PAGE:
I love you, Dad!

Oh, Mom…

There is a song I like to listen to. It is called “Love Remains.”

If you listen to country music, you know who Lady Antebellum is. And if you know the names of the members, you know that Hilary Scott released a worship album with her family, and it is composed of old and new hymns and worship songs. And, you guessed it, “Love Remains” is on this album.

It makes me think of my family, the love my parents show me every day. But it also makes me think of my mom. The song begins by talking about how we are all born, and our parents react to seeing us for the first time: “Momma smiles, and Daddy cries.” The song goes on and talks about how a boy will grow up and take a bride: “She stands faithful, by his side.”

When I think about my 23 years on this earth and the constant presence of my mom, I can say I saw her do primarily two things: She smiled (at us and because of us) and she stood faithful (by my dad’s side and by our side).

Over the last couple of months, I thought of my dad a lot. He has so many characteristics and traits (hard working, loyal, sacrificial, consistent, loving, respectable, etc.) and he works hard to make sure his children possess those traits as well. But my mom…I cannot begin to tell you how many of her traits are amazing and precious, and how I desire to have those same traits.

If I could use only one adjective to describe both of my parents, I would say this:

Dad is consistent, but Mom is steady.

I can honestly say that she has been a steady and faithful foundation my entire life. While Dad had to go make sacrifices and take care of the family outside of the home, Mom was with us, providing everything we needed. She is the picture of steady love.

At this point, I just want to write something personal to my mom so I am going to change up this post a little bit, but keep reading.

Mom, I am thankful for our relationship. I remember being a teenager, and if there was ever something bothering me it was rare that I talked to you about it. I was Dad’s girl no matter what. I remember you asked me about it one Sunday on our way home from church. I remember where we were on the freeway (driving under the Nuevo Rd. overpass). I remember what car we were in (the truck). I remember where we were going (Sam’s Club). I had a bad day at church, and I was beyond frustrated, and instead of talking to you about it I chose to sit in the passenger seat and cry. I stared straight ahead and refused to be talked to. You got frustrated because I think I told you I only wanted to talk to Dad about what was bothering me. You were quiet after that. It occurred to me that it did not make much sense that I was not taking advantage of your listening ears or your heart of love, and it hurt you every time I preferred Dad over you. Somewhere in my heart that day I made a commitment to start talking to you more. Our relationship grew from that point forward, and now I am just as close to you as I am to Dad.

And now that I live on my own, the lessons you poured into me have taken root in whole new ways. Dad worked tirelessly (and still works tirelessly) to teach me and Matthew and Chelsea how to work hard and respect people and earn respect in return and defend ourselves and fight for what is right and prioritize others over ourselves and how to make sacrifices and be smart and be wise. He always taught with the right amount of love and strength so we would get it. But your lessons were so soft and subtle that I did not really put much thought to them until recently.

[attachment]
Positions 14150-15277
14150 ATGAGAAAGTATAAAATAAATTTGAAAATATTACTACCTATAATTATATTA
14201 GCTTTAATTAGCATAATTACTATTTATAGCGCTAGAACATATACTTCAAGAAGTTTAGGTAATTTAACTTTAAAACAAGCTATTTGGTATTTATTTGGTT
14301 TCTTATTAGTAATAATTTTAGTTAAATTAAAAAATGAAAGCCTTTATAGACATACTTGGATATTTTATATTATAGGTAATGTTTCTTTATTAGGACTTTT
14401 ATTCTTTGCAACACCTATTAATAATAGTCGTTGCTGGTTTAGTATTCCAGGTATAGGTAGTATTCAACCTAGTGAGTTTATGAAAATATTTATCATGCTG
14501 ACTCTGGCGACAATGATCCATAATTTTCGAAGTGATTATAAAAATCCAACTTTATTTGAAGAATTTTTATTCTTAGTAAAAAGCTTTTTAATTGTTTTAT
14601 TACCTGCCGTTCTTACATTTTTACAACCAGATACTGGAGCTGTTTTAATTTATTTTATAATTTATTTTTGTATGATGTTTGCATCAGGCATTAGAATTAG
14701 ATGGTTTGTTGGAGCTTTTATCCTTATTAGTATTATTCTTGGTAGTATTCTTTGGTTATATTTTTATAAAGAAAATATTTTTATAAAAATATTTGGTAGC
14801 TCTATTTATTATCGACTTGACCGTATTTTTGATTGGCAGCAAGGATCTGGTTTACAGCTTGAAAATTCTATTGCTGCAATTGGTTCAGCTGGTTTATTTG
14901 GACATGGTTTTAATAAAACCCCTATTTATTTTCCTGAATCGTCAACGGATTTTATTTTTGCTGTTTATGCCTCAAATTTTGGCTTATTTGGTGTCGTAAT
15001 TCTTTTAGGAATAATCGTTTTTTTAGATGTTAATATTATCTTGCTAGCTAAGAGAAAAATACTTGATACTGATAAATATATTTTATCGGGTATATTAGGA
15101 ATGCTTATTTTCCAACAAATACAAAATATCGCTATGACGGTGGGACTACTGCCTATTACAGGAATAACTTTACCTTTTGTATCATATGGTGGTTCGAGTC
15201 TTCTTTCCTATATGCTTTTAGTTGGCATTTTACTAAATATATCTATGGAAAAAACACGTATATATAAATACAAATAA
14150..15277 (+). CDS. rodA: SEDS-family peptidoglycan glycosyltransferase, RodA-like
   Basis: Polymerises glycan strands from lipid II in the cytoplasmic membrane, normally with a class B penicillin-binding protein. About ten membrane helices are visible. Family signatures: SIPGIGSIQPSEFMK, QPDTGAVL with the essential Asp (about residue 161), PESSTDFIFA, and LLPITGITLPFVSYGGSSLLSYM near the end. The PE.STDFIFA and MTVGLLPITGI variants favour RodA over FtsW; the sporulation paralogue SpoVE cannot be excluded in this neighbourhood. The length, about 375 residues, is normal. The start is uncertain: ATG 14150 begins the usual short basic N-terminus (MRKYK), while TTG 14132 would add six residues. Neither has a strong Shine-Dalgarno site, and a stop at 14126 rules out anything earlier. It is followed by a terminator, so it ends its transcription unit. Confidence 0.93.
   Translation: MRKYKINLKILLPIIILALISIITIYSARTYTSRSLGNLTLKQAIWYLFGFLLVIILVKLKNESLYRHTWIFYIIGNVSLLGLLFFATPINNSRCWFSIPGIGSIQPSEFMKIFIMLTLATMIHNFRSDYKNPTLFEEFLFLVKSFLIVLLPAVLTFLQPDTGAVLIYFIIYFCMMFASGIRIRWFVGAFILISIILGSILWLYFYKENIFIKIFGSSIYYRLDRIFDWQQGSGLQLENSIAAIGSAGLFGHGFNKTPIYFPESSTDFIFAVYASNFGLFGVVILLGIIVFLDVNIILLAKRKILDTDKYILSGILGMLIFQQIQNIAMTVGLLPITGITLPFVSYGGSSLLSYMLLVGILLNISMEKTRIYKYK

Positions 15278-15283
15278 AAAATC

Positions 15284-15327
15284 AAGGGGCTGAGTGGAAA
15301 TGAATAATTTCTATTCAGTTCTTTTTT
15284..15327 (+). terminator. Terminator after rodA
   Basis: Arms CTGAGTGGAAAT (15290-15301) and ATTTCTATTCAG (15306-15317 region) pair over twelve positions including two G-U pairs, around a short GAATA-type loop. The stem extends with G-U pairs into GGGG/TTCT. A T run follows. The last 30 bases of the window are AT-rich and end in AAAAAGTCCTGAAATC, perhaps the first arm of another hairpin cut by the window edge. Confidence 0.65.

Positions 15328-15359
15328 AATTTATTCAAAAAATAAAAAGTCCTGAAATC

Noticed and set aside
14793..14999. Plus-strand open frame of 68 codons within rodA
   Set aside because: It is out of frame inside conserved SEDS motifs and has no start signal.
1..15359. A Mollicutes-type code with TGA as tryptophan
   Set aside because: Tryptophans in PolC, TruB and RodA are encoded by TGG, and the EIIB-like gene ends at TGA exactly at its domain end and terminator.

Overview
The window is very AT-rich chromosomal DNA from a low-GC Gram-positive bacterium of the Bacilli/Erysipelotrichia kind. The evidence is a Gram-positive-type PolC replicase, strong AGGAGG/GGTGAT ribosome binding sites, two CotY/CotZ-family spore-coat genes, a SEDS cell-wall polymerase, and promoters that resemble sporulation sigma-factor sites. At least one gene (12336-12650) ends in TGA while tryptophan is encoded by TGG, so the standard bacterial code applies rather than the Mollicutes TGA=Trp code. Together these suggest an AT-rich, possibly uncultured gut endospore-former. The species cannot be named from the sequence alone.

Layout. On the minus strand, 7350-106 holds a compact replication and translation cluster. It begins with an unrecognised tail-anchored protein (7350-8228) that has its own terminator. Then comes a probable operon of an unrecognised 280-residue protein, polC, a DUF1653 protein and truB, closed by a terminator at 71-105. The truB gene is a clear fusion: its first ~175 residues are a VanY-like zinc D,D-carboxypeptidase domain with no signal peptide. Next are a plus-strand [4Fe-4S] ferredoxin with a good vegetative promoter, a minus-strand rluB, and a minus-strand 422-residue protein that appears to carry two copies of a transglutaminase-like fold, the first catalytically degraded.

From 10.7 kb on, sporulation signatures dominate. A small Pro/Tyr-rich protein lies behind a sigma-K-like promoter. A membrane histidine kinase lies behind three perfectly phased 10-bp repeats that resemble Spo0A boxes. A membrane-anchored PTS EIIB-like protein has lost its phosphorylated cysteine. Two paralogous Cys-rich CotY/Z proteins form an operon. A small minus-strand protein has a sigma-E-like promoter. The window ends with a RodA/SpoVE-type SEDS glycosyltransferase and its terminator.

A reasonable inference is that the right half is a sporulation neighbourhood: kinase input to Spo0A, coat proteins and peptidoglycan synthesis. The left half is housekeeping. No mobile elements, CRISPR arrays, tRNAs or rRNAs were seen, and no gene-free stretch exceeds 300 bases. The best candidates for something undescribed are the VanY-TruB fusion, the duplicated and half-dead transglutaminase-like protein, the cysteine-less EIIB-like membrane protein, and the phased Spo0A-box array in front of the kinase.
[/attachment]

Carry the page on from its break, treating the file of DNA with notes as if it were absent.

You taught me how to use my time wisely. If there is something that needs to be done and you have a few minutes to do it, get it done. You always told me, “The things you love, you will make time for them.”

You taught me how to plan and how to be wise with the gifts I have been given. Whether that gift is financial stability or time spent with people, it takes a certain amount of organization and wisdom to use them.

You taught me how to be faithful. You have never let me question how much you love me and how deep your love for me runs. And even in those moments when I think I might have reached the bottom of the deep love you possess, you always assure me that there is more to be found.

You taught me how to be quiet and let things play out. I bet if anyone who does not know you could use one word to describe you, it would be “quiet.” You are quiet by choice. You choose the right moment to speak and the right moment to keep your words to yourself, and so much of that wisdom comes from how well you know me.

You taught me how to fight (in all aspects where a fight is needed or required). I still think of how hard you had to fight for me against insurance companies and doctor’s offices, and if you had not fought who knows what my life would have turned out to be.

You taught me how to love in small and detailed ways. Everything you have ever done for me, it has stemmed from the detailed love you show me. You know me well and you taught me to show that same love to others.

You taught me how to cling to the Lord every day of my life, and you taught me that He will communicate with me in a personal way, a way He does not use with anyone else. I am special to Him, and that will show in every part of my relationship with Him.

Most of all, you taught me how to put my characteristics into action. You taught me how to get to know myself, and surrender my gifts to God so He could use them the best way He sees fit.

Mom, the song “Love Remains” makes me think of our family. If there is anything more difficult than being a parent to a toddler, I would think it is being a parent to an adult child. But I think you and Dad have done a good job always showing us that love remains. So for that and so much more, thank you.